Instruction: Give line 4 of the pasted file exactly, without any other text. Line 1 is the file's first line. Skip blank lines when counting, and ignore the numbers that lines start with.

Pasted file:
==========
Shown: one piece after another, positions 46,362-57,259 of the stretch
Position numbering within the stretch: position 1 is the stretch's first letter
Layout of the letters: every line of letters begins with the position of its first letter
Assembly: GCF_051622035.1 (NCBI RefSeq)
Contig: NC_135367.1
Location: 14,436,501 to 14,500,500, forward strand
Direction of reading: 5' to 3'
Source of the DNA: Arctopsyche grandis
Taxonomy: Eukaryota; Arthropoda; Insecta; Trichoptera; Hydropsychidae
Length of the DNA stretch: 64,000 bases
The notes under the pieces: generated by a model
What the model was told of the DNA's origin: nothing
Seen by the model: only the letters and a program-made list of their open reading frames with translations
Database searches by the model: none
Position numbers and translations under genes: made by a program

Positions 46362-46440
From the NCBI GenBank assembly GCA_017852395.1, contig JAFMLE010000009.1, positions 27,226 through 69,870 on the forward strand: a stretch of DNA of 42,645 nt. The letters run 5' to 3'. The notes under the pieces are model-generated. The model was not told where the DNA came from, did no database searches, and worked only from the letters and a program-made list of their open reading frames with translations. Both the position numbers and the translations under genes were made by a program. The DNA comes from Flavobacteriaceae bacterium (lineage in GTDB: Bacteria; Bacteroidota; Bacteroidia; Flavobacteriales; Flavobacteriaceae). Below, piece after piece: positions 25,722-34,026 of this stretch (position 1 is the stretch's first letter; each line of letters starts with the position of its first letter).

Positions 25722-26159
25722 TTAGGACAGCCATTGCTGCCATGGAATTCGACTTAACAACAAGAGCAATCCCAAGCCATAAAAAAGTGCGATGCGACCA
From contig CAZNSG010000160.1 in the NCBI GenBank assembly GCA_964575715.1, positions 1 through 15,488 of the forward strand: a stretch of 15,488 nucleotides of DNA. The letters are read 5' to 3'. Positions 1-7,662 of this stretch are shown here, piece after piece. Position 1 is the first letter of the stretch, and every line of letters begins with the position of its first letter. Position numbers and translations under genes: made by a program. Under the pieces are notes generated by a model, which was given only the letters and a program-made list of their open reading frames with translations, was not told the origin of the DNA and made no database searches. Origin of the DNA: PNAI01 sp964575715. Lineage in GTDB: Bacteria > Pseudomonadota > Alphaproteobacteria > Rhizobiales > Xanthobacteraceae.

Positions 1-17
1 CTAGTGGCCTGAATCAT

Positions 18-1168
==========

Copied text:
Assembly: GCF_051622035.1 (NCBI RefSeq)